Geothermal fans will want to head south from Auckland to the North Island’s Rotorua region, an area rich with geysers, mud pools, steaming vents, and kaleidoscopically-colored thermal springs. A stop at Wai O Tapu Thermal Wonderland (, a Rotorua area reserve managed by New Zealand’s Department of Conservation, offers traveler’s a close-up look at punctual Lady Knox geyser, bright green and orange thermal pools, and an audibly gurgling patch of mud pots. Rotorua visitors can also enjoy a relaxing soak in public or private baths heated by the Te Manaroa spring, New Zealand’s largest single source of naturally boiling water, at the nearby Waikite Valley Thermal Pools facility (

An hour’s drive south from Rotorua, travelers can pamper themselves at one of New Zealand’s most renowned luxury accommodations, the 17-acre Huka Lodge ( Founded in 1920, the property has hosted big names like Barbara Streisand, Bill Gates, Michael Douglas, and even her majesty Queen Elizabeth II, and consists today of 18 junior lodge suites, a full suite, two cavernous, self-contained cottages, and a full-service dining experience, all nestled within the North Island forest lining Waikato River.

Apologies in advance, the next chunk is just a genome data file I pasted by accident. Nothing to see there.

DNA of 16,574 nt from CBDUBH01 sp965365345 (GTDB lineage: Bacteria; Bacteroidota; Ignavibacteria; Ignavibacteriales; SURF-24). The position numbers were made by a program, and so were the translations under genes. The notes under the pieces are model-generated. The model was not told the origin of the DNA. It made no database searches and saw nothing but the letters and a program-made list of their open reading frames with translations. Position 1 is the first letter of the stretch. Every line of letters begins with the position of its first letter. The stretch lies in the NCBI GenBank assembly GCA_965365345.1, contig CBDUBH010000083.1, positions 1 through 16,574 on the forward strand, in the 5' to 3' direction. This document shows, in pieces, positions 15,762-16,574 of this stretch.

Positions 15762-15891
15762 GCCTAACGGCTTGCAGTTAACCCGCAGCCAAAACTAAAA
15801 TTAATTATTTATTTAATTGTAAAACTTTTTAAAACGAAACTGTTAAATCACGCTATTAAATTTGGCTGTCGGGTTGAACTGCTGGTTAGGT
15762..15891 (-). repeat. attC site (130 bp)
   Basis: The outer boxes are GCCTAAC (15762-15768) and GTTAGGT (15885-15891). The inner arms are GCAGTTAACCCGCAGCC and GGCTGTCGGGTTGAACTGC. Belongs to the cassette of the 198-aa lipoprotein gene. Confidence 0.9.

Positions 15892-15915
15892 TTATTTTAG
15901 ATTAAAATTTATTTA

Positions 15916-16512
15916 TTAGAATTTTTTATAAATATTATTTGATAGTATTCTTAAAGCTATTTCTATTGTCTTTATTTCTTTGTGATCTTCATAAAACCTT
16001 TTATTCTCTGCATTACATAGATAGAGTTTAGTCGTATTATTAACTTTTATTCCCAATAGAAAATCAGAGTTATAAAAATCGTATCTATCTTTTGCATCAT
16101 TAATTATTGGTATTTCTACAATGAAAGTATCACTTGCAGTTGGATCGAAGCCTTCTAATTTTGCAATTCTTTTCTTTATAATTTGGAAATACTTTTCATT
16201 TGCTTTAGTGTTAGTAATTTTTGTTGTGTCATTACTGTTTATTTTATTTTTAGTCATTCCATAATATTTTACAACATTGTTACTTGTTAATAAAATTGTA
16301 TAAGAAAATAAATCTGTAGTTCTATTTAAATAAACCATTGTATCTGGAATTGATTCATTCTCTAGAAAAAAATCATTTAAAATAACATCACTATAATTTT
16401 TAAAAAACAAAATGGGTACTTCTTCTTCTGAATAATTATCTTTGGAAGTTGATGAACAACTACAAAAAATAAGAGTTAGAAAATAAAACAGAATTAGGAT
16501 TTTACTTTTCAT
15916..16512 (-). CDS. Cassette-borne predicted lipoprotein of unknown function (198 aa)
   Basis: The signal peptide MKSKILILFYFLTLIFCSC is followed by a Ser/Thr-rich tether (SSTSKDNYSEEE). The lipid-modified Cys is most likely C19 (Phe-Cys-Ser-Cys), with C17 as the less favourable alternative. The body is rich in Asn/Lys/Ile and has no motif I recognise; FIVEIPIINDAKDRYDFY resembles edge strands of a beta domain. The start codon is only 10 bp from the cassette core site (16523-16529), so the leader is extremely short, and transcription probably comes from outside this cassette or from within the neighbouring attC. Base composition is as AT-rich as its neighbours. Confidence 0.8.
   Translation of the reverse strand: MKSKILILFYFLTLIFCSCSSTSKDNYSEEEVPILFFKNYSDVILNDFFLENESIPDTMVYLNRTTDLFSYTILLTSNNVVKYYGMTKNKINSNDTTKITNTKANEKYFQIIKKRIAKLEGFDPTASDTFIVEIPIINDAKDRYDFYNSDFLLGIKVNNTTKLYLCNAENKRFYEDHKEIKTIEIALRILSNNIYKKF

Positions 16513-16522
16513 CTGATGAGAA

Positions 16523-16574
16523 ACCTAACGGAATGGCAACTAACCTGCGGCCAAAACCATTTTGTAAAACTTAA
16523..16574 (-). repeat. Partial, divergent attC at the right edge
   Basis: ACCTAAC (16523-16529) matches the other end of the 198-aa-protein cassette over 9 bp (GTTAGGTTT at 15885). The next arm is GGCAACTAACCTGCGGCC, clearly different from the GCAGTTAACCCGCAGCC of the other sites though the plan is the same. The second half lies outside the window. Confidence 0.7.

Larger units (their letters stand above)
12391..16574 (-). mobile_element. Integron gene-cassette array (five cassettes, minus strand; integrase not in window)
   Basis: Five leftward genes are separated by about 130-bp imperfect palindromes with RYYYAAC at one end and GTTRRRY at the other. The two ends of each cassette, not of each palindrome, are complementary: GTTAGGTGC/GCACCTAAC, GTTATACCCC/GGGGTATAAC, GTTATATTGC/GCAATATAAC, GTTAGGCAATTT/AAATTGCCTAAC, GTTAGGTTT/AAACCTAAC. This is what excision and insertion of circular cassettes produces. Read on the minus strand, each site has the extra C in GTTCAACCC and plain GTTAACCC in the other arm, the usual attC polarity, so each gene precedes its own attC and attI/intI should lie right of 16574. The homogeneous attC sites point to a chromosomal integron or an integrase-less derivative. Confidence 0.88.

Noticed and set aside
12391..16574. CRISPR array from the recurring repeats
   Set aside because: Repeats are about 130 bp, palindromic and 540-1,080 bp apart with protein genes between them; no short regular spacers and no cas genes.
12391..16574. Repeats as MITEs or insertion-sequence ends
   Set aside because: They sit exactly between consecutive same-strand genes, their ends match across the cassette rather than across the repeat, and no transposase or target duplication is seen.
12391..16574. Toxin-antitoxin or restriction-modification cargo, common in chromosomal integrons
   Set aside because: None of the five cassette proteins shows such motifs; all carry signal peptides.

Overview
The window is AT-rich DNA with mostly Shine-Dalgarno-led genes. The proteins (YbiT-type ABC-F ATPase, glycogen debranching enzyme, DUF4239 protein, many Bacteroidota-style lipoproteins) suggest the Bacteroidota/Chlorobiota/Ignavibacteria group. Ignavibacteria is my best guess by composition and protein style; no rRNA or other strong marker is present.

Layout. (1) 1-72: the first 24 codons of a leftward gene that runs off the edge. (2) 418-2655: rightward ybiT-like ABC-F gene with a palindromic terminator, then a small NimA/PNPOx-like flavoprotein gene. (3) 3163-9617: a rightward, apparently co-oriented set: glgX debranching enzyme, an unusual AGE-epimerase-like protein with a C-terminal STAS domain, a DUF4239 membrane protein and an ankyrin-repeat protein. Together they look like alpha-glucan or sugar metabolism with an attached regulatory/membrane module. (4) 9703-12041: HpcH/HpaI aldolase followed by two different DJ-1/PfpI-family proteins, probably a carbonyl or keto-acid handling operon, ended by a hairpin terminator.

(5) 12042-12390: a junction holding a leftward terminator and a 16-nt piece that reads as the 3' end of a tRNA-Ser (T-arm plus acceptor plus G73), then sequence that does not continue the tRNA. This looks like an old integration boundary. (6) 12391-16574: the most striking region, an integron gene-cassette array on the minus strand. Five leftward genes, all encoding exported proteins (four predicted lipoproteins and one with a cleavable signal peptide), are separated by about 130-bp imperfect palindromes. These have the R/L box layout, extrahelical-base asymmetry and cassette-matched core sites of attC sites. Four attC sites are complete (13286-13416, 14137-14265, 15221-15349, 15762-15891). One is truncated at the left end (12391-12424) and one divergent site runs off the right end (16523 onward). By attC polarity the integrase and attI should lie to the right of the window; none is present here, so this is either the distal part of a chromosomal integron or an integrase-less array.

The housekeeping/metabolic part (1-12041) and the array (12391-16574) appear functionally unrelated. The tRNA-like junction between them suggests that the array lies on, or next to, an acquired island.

The lodge’s showpiece is, without a doubt, the Owner’s Cottage: a collection of four spacious en-suite bedrooms surrounding a gourmet kitchen, an indulgently appointed central living room and a cozy den—not to mention the sprawling outdoor deck area, featuring elevated views of the river, a private infinity pool and heated spa.

Only 350 yards from dramatic Huka Falls, a 30-foot drop over which 54,000 gallons of the Waikato River plunge every second, the luxury lodge also offers guests assistance with an array of activity options, including everything from fly-fishing excursions to helicopter winery tours and skydiving.